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Distributed Decision Tree Learning for Mining Big Data Streams


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Master Thesis for European Master in Distributed Computing program

Master Thesis for European Master in Distributed Computing program

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  • 1. Distributed Decision Tree Learning for Mining Big Data Streams Arinto Murdopo Master of Science Thesis European Master in Distributed Computing Supervisors: Albert Bifet Gianmarco De Francisci Morales Ricard Gavalda July 2013
  • 2. Acknowledgements First or foremost, I deeply thankful to Gianmarco De Francisci Morales and Albert Bifet, my industrial supervisors, who have provided me with continuous feedback and encouragement throughout the project. I also would like to thank Ricard Gavalda, my academic supervisor, who is always available for discussion and consultation, via email, face-to-face or Skype. Next, big thanks to Antonio Loureiro Severien, my project partner, for the cama-raderie in developing and hacking of SAMOA, and also during our philosophical lunches. I would like also to express my sincere gratitude to all colleagues, master thesis interns, PhD interns and PhD students at Yahoo! Lab Barcelona, especially Nicolas Kourtellis and Matthieu Morel for all the advices and inspirations in developing SAMOA, C igdem Aslay for all the consultation sessions about piled-higher-and-deeper, Martin Saveski for all the pizzas and fussballs when we were pulling the all-nighters, and my oce neighbour Jose Moreno for all the non-sense humor. Finally, another big thanks to all my EMDC classmates especially Mario, Ioanna, Maria, Manos, Umit, Zafar, Anis, Aras, Ziwei, and Hui, and also our seniors for this ultra-awesome journey in EMDC. Thank you! Barcelona, July 2013 Arinto Murdopo
  • 3. To my mother, for her continuous support throughout this master program.
  • 4. Abstract Web companies need to e ectively analyse big data in order to enhance the experiences of their users. They need to have systems that are capable of handling big data in term of three dimensions: volume as data keeps growing, variety as the type of data is diverse, and velocity as the is continuously arriving very fast into the systems. However, most of the existing systems have addressed at most only two out of the three dimensions such as Mahout, a distributed machine learning framework that addresses the volume and variety dimensions, and Massive Online Analysis(MOA), a streaming machine learning framework that handles the variety and velocity dimensions. In this thesis, we propose and develop Scalable Advanced Massive Online Analysis (SAMOA), a distributed streaming machine learning framework to address the aforemen-tioned challenge. SAMOA provides exible application programming interfaces (APIs) to allow rapid development of new ML algorithms for dealing with variety. Moreover, we inte-grate SAMOA with Storm, a state-of-the-art stream processing engine(SPE), which allows SAMOA to inherit Storm's scalability to address velocity and volume. The main bene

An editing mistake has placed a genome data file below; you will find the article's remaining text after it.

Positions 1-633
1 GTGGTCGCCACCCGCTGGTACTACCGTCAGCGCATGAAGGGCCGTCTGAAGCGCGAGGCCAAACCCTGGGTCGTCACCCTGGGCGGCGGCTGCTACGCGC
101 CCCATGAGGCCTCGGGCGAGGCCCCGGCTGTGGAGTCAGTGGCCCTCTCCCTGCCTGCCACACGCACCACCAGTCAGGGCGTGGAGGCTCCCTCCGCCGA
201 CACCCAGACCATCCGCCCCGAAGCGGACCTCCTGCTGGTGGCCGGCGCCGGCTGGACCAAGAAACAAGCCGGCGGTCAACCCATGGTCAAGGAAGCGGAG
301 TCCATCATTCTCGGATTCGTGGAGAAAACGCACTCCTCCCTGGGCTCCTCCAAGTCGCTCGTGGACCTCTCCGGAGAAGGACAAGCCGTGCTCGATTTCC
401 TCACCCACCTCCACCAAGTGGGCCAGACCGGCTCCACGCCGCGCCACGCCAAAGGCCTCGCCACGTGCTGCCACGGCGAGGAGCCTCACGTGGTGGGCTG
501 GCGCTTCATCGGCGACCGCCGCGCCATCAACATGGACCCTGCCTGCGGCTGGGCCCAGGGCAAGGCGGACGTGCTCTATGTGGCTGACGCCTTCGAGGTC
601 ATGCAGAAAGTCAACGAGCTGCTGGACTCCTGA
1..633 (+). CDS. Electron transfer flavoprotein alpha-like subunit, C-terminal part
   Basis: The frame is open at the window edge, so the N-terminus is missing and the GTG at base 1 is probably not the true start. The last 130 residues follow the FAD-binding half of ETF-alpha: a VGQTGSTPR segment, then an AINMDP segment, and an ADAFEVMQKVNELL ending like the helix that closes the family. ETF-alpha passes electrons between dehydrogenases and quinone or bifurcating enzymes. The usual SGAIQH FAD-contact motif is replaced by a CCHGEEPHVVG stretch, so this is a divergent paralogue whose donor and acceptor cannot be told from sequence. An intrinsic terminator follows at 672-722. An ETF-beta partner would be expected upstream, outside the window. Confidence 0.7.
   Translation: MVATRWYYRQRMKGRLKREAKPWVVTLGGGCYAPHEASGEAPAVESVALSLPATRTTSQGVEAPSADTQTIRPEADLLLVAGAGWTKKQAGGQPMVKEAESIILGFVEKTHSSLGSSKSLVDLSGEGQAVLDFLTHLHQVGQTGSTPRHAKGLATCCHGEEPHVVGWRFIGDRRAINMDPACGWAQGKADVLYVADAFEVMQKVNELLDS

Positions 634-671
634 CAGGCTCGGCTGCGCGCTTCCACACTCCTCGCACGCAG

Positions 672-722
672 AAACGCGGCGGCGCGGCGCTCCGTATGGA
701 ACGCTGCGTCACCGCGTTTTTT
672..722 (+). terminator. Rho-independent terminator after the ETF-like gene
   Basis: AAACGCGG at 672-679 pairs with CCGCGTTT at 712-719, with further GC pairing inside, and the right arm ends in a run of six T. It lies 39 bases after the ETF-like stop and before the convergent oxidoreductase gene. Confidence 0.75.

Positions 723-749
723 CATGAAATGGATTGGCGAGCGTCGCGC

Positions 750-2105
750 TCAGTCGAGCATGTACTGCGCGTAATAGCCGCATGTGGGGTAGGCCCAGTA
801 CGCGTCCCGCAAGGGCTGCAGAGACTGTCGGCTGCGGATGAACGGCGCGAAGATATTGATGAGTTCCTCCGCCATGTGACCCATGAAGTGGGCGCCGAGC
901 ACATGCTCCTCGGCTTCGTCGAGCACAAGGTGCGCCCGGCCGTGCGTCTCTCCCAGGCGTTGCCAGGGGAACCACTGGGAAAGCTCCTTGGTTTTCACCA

• 5. ts of SAMOA are: it provides exibility in developing new ML algorithms and extensibility in integrating new SPEs. We develop a distributed online classi
  • 6. cation algorithm on top of SAMOA to verify the aforementioned features of SAMOA. The evaluation results show that the distributed algorithm is suitable for high number of attributes settings.
  • 7. Contents 1 Introduction 1 1.1 Contributions . . . . . . . . . . . . . . . . . . . . . . . . . . . . . . . . . . 2 1.2 Structure of the Thesis . . . . . . . . . . . . . . . . . . . . . . . . . . . . . 2 2 Background and Related Works 5 2.1 Distributed Machine Learning . . . . . . . . . . . . . . . . . . . . . . . . . 6 2.1.1 Distributed ML Frameworks . . . . . . . . . . . . . . . . . . . . . . 6 2.1.2 Distributed Decision Tree . . . . . . . . . . . . . . . . . . . . . . . 7 2.2 Streaming Machine Learning . . . . . . . . . . . . . . . . . . . . . . . . . . 8 2.2.1 Streaming ML Frameworks . . . . . . . . . . . . . . . . . . . . . . . 8 2.2.2 Streaming Decision Tree . . . . . . . . . . . . . . . . . . . . . . . . 10 2.3 Distributed Streaming Machine Learning . . . . . . . . . . . . . . . . . . . 10 3 Decision Tree Induction 13 3.1 Basic Algorithm . . . . . . . . . . . . . . . . . . . . . . . . . . . . . . . . . 14 3.1.1 Sample Dataset . . . . . . . . . . . . . . . . . . . . . . . . . . . . . 14 3.1.2 Information Gain . . . . . . . . . . . . . . . . . . . . . . . . . . . . 15 3.1.3 Gain Ratio . . . . . . . . . . . . . . . . . . . . . . . . . . . . . . . 17 3.2 Additional Techniques in Decision Tree Induction . . . . . . . . . . . . . . 18 3.3 Very Fast Decision Tree (VFDT) Induction . . . . . . . . . . . . . . . . . . 19 3.4 Extensions of VFDT . . . . . . . . . . . . . . . . . . . . . . . . . . . . . . 21 4 Distributed Streaming Decision Tree Induction 23 4.1 Parallelism Type . . . . . . . . . . . . . . . . . . . . . . . . . . . . . . . . 23 4.1.1 Horizontal Parallelism . . . . . . . . . . . . . . . . . . . . . . . . . 23 4.1.2 Vertical Parallelism . . . . . . . . . . . . . . . . . . . . . . . . . . . 24 i